Saturday, July 3, 2010

Chapter 6 - More school

The oppression I experienced both at school and at the hostel made me wonder about the world I found myself in. I felt that something was severely wrong. Some part of me knew instinctively that this was not right. My heart told me - a fresh young, innocent child, should not be experiencing this kind of desolation and pain. I was far more perplexed by these feelings, and was much more concerned about them, than I was with my troubles at school. Even at this young age I knew that a child was not meant to feel this way. My soul screamed that a child was meant to feel loved, enjoyed, embraced. How was it that I could did not feel embraced, safe, protected?

The adults around me did not understand my distaste for their world. They didn't even try and understand! They just assumed I should buckle under and give up my mind, my soul, my self. But I thought, "Why should I adhere to what they believe, what they have to say, when what they have to say turns my stomach?" Their whole belief system, their implementation of it, was not legitimate to my mind, to my heart. I could see the results: the lies, the disingenuous, the coercions. I was determined to understand the world according to my heart, my instinct for truth. What they believed, what the had to say, needed to go through the fire of my insight, or probably more correctly, my instinct for truth. In later years I thought of my insistence on truth as a curse, not because i didn't want the truth, but because to seek the truth, put one at odds with so many others, and caused much pain. It was as if I was singled out to walk a truth that was only supported by something in me, unseen by others. Difficult for an adult, almost horrifying for a child. I thought the adults around me should reveal the truth, not try to force me to look away.

I was determined to respect my own mind, my own heart, my intuition. Why? I have no clue. I didn't care how long it would take or what the consequences would be. I could not just accept their view of the world. My own inner self was too strong. I knew that to respect myself I would have to understand the world in a manner that was mine -- mine alone.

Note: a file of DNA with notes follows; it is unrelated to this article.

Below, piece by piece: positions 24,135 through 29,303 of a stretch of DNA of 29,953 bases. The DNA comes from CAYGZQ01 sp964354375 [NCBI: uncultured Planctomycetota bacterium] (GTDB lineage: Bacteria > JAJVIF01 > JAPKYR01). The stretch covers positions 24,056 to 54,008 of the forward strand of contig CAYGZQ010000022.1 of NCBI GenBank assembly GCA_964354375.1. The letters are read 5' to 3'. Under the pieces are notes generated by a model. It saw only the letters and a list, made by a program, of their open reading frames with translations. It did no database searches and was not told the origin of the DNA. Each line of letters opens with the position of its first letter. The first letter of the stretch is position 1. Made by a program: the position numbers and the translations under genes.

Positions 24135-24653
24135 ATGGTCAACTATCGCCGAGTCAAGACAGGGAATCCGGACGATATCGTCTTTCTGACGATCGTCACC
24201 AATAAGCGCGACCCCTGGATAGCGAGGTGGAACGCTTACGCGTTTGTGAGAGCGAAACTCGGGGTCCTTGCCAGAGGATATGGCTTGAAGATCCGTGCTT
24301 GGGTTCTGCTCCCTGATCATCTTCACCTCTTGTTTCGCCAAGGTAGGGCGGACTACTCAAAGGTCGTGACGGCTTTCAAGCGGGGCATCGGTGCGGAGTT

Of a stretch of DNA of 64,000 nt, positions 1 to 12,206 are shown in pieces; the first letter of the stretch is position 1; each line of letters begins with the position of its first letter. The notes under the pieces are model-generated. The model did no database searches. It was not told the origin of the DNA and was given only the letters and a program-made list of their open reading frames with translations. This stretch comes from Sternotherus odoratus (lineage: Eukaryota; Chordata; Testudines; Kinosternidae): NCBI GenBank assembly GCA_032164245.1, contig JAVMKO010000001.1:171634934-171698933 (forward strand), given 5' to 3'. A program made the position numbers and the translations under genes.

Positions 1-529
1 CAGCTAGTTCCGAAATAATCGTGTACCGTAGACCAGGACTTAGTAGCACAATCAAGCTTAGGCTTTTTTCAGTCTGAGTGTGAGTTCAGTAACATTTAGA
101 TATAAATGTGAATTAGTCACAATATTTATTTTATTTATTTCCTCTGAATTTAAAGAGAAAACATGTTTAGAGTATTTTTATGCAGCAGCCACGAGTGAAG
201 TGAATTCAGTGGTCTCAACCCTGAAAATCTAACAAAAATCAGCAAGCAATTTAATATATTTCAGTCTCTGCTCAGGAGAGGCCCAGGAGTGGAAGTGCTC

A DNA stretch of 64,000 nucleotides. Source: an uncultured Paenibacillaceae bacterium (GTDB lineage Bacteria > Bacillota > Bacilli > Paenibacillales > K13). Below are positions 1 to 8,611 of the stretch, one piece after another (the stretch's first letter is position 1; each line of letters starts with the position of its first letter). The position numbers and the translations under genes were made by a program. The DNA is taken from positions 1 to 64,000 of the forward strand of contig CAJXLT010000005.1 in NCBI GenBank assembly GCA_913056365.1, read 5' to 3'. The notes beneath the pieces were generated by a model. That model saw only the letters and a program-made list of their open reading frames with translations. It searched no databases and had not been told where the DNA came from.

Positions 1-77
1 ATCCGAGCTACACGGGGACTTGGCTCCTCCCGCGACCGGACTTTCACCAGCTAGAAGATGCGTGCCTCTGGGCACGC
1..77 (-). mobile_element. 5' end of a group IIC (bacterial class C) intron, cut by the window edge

My constant curiosity and questioning of everything did not endear me to my elders. My hostel parents, and other missionary adults on the compound saw me as a disruptive force. Unyielding, disobedience, stubborn. They would look down on me with their rigid glares and condescendingly ask, "Why can't you just accept our word? Why don't you just believe, as we do? Why can't yo be like the rest of the kids?" I could have spat in their faces. I did not find truth to be what they said it was. It certainly was not my truth. A passive acceptance of what they said felt like death to me!

So I resisted with all my heart and soul. And I kept my soul mine, though they covered it with the mud of their arrogance. I never gave my heart and soul away. Yet, I would never wish the pain and anguish I felt on anyone. Something in me resisted the "unexamined life." I had no inclination to accept as given, what others believed. Having already been a stranger in numerous schools, in numerous cities, and even foreign lands, I was already inculcated with the understanding that no culture had a lock on truth. My keepers were no exception.

I would lay in my little bed, with the other boys and girls, thinking to myself, "Why were these adults not sensitive to the pain they caused, -these commissaries of God, these do gooders, these missionaries? This lack of sensitivity to a child was a red flag for this one. For I knew that without sensitivity, the truth would never be known. I realized young, that becoming a person unto myself was not going to be an easy task.